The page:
When the Olympic Games kick off next month, several athletes will inevitably break through to become household names throughout the U.S. One way to measure an athlete’s popularity is through social media. Michael Phelps’ amazing run in Beijing led to an explosion in followers online. Phelps now has 5.2 million “likes” on Facebook and nearly 180,000 followers on Twitter. Similarly, Alex Morgan’s performance on one of sports’ biggest stages (last summer’s Women’s World Cup) helped to propel her to online stardom. Today, Morgan has nearly 500,000 “likes” on Facebook and another 500,000 followers on Twitter. Morgan will no doubt gain many more fans through her social media platforms as the U.S. women’s soccer team competes in the Olympic Games.
It will be interesting to see which American athlete becomes the next big Olympic star, both on the playing field and in the marketing world. Social media will no doubt play a significant role for whichever athlete enjoys a meteoric rise to prominence.
Here are the athletes we will be following as our picks for the most likely to break out at the 2012 Olympic Games this summer in London:
Carmelita Jeter: Women’s Track & Field
Twitter Followers: 3,735
Facebook Likes: 4,658
Many Americans have not heard of Carmelita Jeter, despite her current title of “fastest woman in the World,” in large part because she failed to qualify for the 2008 Games in Beijing. At 32 years old, this will likely be Jeter’s last shot at gold, on and off the track. Look for her to make the most of her opportunity and create a legacy that will last a lifetime.
Jennifer Kessy & April Ross: Women’s Beach Volleyball
Twitter Followers: 1,539 (Jennifer) & 2,060 (April)
Facebook Likes: 3,272 (Jennifer) & 4,338 (April)
Considering beach volleyball is always one of the most popular Olympic events, it is a safe bet to assume this pair will have America’s attention. Whether they can unseat Misty May-Treanor and Kerri Walsh as the sport’s darlings remains to be seen. A strong showing in London will go a long way in boosting their popularity online.
Jesse Williams: Men’s Track & Field
Twitter Followers: 1,692
Facebook Likes: 884
Williams won a gold medal in the high jump at the 2011 World Championships, becoming the first U.S. track & field athlete to win an international medal in the event since 1996. If he can come through again in London, he has the potential to become a star online as well.
Jordyn Wieber: Women’s Gymnastics
Twitter Followers: 15,034
Facebook Likes: 12,004
Gymnastics events are often some of the most popular among fans at the Olympics and this year will be no different. Wieber is a threat to win in almost any event and we will likely see a lot of her throughout the Games. Look for Jordyn to shine in London and her online following to grow exponentially as a result.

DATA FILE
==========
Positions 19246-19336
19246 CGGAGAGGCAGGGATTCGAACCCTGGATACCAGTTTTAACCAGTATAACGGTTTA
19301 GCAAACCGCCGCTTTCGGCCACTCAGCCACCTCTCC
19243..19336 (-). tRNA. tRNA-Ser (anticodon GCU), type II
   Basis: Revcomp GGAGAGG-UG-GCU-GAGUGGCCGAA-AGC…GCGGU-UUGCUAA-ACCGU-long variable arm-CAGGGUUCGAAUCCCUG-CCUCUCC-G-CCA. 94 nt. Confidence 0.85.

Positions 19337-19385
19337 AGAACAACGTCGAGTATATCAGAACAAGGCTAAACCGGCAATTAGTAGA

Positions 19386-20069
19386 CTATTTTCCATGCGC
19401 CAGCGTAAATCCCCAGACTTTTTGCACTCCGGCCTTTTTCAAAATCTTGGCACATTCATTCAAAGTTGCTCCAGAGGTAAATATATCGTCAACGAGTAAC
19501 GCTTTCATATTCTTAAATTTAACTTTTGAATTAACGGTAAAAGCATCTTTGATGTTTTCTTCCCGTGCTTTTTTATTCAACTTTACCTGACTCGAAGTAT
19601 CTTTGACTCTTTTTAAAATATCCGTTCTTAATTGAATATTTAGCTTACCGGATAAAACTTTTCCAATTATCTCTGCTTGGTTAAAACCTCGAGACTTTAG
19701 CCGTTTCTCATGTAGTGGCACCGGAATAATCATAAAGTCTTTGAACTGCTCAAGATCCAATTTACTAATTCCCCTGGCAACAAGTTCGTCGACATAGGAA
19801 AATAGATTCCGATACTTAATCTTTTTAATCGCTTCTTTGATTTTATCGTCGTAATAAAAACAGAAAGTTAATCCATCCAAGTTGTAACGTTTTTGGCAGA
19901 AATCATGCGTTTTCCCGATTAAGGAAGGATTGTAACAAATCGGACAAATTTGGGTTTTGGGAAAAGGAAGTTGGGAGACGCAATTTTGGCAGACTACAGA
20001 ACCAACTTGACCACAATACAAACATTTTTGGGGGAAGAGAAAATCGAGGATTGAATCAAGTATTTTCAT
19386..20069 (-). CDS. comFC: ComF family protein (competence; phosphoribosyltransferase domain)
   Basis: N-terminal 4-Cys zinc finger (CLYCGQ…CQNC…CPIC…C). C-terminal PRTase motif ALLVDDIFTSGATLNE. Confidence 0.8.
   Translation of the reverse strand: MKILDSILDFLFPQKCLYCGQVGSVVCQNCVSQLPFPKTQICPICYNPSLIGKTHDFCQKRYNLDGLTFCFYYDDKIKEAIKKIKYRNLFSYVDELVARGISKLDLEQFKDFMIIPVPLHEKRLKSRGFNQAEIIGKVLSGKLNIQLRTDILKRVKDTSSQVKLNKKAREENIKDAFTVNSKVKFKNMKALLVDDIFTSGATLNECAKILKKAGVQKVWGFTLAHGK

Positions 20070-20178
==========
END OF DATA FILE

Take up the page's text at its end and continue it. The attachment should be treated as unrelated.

Missy Franklin: Women’s Swimming
Twitter Followers: 8,854
Facebook Likes: 2,184
The sixteen year old Franklin already has a world record and is a favorite to capture gold in London. As we’ve seen many times in the past, winning a gold doesn’t always translate to instant fame, popularity and commercial success. However, Franklin has the personality and charisma to capture the hearts of U.S. fans this summer. Expect to see her following among social media users to increase significantly, regardless of performance.
Ryan Lochte: Men’s Swimming
Twitter Followers: 64,777
Facebook Fans: 88,716
While considering Lochte isn’t much of a stretch given his success in the pool leading up the Games building on his performance in Beijing, it will be interesting to see if a run of gold medals will have the same impact on his status in the social media world as Phelps enjoyed.
Lolo Jones: Women’s Track
Twitter Followers: 79,725
Facebook Fans: 32,872
Like Lochte, suggesting Lolo Jones will become an American star isn’t exactly the boldest of predictions. Jones has already been featured in a documentary and made headlines after being linked to Tim Tebow (which she later joked about on Twitter). What WILL be interesting to see, however, is exactly how many new fans she picks up by September. Jones has the potential to become one of the Games’ biggest winners.
We will look back after the games to see how these athletes have fared in the social media world. We will also be featuring posts on our blog throughout the Olympics from a guest contributor who will be in attendance and sharing some observations from a sports marketing perspective. We look forward to Deb’s insight and the opportunity to share it with you…stay tuned!